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How To Not Feel Awkward When You’re The Only One Not Drinking


socialising

As a sober coach, I spent a lot of time working one-on-one and in small groups with women who are trying to change their relationship with alcohol. One of the biggest struggles for them is that their social life revolves around drinking - and feeling awkward and uncomfortable around stepping into sobriety amongst family and friends who drink.


When drinking and partying is the norm, we begin to think that everyone around us drinks alcohol - and feel uncomfortable going against the norms and doing something different! We think that everyone else is looking at us and wondering why we’re not drinking. In reality, after four years sober - I’ve realised that most people are thinking about themselves and focused on themselves - so we actually don’t need to worry at all!


Here are some strategies I would give you to not feel awkward if you’re the only one not drinking

in your social crowd.


1. Wait until you’re ready. When I quit drinking, I took about three weeks off of socialising before I felt ready to re-enter the social scene and go to brunches, ladies' nights, events and parties. Don’t be afraid to hibernate for a bit. Cancel plans. You don’t need an excuse or reason. Only enter the social scenes when you’re ready.

2. Be honest with your friends. I think one of the biggest challenges people face when going alcohol-free is peer pressure. If you’re honest with your friends and tell them you’re not drinking, that can help mitigate peer pressure. One of the best things I did was just be honest and tell others about my issues with alcohol. Once people realised I was serious about stopping, they rallied around me and gave me more support.

3. Plan ahead. Plan ahead, and research venues you are attending to make sure they’re sober-friendly. In my early days of sobriety, I actually remember calling venues in Abu Dhabi ahead of brunch and checking with them to find out what mocktails they provided. Knowing what you’re going to order ahead of time so that you don’t get put on the spot when placing an order, can be super helpful!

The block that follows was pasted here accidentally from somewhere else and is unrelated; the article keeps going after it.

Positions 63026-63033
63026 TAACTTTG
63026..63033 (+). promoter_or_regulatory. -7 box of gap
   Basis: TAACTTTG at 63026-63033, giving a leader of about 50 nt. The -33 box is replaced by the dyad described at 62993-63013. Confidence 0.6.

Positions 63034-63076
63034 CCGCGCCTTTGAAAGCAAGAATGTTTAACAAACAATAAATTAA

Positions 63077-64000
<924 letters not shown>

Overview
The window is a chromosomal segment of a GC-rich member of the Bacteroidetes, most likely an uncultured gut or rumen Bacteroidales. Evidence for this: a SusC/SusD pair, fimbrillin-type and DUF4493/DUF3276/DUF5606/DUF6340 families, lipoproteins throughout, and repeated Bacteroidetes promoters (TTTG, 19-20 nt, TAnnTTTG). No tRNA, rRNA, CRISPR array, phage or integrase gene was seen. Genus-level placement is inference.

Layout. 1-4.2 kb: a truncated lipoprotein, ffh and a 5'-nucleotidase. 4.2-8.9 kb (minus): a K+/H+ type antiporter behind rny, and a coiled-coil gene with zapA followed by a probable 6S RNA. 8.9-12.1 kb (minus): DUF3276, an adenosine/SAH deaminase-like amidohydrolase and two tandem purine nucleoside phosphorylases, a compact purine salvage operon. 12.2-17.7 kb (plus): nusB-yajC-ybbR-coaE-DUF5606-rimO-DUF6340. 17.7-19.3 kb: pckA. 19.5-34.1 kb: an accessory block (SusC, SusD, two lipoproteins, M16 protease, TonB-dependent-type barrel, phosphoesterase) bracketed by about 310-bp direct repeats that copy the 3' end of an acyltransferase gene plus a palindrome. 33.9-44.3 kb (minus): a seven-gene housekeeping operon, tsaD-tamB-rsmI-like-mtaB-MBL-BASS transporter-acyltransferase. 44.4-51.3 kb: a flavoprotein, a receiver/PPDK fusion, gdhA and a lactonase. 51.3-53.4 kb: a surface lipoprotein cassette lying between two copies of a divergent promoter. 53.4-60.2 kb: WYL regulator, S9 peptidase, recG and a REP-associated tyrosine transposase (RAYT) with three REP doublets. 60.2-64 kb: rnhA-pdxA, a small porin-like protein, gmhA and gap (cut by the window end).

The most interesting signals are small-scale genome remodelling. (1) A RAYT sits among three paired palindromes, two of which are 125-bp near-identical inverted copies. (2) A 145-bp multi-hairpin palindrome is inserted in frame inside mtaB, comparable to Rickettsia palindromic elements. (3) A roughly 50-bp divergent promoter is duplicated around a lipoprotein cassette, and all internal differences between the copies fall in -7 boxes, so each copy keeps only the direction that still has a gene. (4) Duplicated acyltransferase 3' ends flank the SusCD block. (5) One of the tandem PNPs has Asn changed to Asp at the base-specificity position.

4. Show Up Late. Something that massively helped me was showing up late for events. At big events, like the work Christmas Party, I would feel overwhelmed by all the nervous energy at the start of the night. Once everyone had a few drinks and the games started, I found I was much more comfortable in the space. I would regularly show up to events slightly late - and this would help me feel more comfortable.

5. Leave Early. Once I quit drinking, I loved the fact that I never needed to organise a taxi on a night out and could always be the driver! I loved having the power to leave at any time. I would let anyone jump in the car who wanted to join and get a ride home - but I never waited until they wanted to leave - I always left when I was ready to go. Don’t stick around if you feel ready to go home - and having an exit plan is an awesome way to do that!


Going alcohol-free in a world that glamorises drinking alcohol can be very challenging - but know that you can do it! You can have a happy, fun, and joyful life without alcohol. It just takes a little bit of learning how to do it!


Make sure you find a community of people who can connect with you and understand what you’re going through. If you are part of a community such as my Facebook Group, Sober Girls Yoga, you can regularly connect, check-in, and get support from your community members -and that way you can feel less alone!

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